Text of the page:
"This funny, buoyant voice popped out of nowhere."

If your idea of a serious writer is a man sequestered in his study, thinking deep thoughts in seclusion from society's trivial pursuits, then Gish Jen definitely doesn't fill the bill. Like most women with young children (her son, Luke, is seven years old; her daughter, Paloma, seven months), Jen inhabits a world in which the competing demands of work and family are everywhere -- literally underfoot, like the baby toys strewn on the floor of the sunny kitchen in her Cambridge, Mass., home. Motherhood has extinguished neither her intelligence nor her artistic ambition, but it's changed both in ways she could not have anticipated. Life is complicated and hectic, but it's also rich and interesting in ways not available to that hypothetical sage in his study. After all, he will never refer to a new collection of his stories as "the book that hormones wrote."

The volume in question is Who's Irish?, just out from Knopf. Jen finished the collection's two previously unpublished tales, "House House Home" and "Duncan in China" when she was pregnant, she says. "There's all that estrogen: it's phenomenal how productive you can be when you're not throwing up!" She gives the first of many big laughs, incongruously loud and deep for such a physically small woman. The robust, irreverent sense of humor that enlivened her previous novel, Mona in the Promised Land (Knopf, 1996), is an integral aspect of Jen's character as well as her writing.

The author found that her pregnancy, combined with the experience of raising Luke, freed her to explore new techniques and material. "`House House Home' is really a departure for me," she says; indeed, this long story has a more circular time frame, with a woman looking back on her first marriage as she begins a new relationship, and a more contemplative mood than earlier works. "I was trying to write something that seemed more like a life, that wasn't so much about conflict and resolution. The fact that I'm even interested in that kind of narrative has a lot to do with being a mother. I'm more interested in growth now. The experience of having a little person and watching them evolve has made me more interested in the form of narrative as well as the details."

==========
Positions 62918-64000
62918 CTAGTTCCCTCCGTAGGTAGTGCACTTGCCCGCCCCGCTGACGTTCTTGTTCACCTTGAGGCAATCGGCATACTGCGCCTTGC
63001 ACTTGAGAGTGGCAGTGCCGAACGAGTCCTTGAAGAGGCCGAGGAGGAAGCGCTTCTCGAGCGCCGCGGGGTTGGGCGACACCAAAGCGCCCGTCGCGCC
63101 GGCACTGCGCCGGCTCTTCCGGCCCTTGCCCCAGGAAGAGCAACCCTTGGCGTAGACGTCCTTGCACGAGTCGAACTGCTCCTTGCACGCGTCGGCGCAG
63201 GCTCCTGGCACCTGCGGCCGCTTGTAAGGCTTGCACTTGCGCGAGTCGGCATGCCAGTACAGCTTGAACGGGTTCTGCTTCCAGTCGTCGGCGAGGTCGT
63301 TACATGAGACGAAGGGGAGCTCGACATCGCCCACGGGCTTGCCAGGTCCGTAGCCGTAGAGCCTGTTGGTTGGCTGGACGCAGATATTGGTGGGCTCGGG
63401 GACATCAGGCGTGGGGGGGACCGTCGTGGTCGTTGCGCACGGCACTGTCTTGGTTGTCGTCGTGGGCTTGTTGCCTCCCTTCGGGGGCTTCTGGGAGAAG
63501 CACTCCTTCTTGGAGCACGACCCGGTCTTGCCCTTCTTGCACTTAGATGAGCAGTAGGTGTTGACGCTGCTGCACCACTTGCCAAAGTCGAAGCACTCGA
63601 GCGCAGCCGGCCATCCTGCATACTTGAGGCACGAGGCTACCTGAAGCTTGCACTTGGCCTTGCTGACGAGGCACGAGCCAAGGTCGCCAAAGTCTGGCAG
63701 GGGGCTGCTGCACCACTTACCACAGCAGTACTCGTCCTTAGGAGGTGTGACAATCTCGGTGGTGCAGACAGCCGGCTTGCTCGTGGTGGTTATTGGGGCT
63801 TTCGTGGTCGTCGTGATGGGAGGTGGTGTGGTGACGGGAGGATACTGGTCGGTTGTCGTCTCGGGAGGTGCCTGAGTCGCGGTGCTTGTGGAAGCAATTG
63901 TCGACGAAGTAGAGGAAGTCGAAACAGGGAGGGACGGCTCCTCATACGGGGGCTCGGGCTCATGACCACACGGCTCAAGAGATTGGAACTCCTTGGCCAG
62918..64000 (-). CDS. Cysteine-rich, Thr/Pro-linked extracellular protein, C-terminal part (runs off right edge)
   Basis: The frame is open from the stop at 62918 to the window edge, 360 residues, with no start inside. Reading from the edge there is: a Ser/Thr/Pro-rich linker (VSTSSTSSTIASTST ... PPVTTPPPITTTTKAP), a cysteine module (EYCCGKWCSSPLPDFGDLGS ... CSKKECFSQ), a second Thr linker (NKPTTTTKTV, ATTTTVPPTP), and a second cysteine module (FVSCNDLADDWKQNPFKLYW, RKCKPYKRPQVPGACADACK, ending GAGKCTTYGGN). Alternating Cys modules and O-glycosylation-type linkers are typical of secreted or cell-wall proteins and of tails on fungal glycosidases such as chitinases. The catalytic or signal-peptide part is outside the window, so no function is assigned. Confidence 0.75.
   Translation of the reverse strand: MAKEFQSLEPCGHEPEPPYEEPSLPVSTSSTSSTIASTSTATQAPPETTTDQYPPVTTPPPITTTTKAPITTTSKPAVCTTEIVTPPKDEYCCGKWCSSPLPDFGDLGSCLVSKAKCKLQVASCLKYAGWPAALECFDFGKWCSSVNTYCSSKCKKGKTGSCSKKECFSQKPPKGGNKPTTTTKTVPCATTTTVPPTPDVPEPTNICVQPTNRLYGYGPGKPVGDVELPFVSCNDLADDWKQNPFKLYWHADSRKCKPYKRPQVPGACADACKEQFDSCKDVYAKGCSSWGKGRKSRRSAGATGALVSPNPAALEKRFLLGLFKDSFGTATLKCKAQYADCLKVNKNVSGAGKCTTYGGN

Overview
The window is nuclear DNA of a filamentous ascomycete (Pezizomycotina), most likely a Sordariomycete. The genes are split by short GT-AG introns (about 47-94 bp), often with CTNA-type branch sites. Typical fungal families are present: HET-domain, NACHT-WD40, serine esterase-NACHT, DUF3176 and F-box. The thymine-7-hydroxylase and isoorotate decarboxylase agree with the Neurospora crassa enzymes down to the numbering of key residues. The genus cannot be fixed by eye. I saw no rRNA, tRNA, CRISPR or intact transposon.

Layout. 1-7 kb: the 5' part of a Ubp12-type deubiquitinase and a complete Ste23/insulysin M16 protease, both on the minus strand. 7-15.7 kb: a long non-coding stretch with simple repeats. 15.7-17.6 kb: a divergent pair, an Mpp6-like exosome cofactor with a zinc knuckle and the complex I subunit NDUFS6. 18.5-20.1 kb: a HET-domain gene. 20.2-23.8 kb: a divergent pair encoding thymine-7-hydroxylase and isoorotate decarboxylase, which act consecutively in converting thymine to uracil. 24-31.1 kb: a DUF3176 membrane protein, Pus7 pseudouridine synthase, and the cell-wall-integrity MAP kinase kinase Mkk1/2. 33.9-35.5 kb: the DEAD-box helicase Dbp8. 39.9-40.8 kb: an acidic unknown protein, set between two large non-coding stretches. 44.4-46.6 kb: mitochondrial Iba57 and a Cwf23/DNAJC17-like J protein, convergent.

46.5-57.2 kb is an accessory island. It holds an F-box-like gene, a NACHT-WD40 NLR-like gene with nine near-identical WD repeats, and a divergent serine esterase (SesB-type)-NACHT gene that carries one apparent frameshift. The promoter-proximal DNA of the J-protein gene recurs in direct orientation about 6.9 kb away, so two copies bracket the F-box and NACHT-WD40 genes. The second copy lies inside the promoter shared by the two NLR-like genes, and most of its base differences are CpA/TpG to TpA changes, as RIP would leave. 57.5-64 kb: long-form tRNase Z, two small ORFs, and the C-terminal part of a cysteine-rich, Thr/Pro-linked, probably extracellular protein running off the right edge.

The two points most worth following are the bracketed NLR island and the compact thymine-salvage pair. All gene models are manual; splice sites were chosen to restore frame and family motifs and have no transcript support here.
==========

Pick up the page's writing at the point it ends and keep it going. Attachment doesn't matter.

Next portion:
It might come as a surprise to admirers of Typical American (Houghton Mifflin, 1991) and Mona, loosely connected novels that explored the lives of the Chinese-American Chang family with sharp social awareness, to find the author so openly concerned with personal matters. But her characters' private preoccupations have always engaged Jen as much as their adventures out in the world, although they haven't received equal attention in reviews. She finds critical assessment of her work a little narrow. "Even when I'm praised, so much of the time what they say over and over is, 'Oh, it's so American!' as though that needs to be said. I still have to contend with, do I speak English? I could never have written the title story in Who's Irish? [narrated in a near-pidgin dialect by a Chinese immigrant woman] until I was firmly established as a writer of English. It's an ongoing problem for Asian-Americans, but I also have to say that it's interesting to me, because that's where the inner self bumps up against society. We're all constructs, we're all compromises between what we've experienced and how we're perceived."

Career Hopping

The 43-year-old author comes from a generation hyper-conscious of the links between individual fulfillment and what society permits. She grew up in Scarsdale, an affluent New York suburb with few other Chinese-American residents, and she attended Harvard during the 1970s, the first decade in which large numbers of women prepared to enter the previously all-male bastions of medical, law and business schools. Jen tried out both premed and prelaw before wandering into English 283, the legendary prosody class taught by Robert Fitzgerald. He was impressed by her writing and got her a spot in the publishing training program at Doubleday, where she worked for editor Bill Strachan. Jen soon realized that publishing was not for her.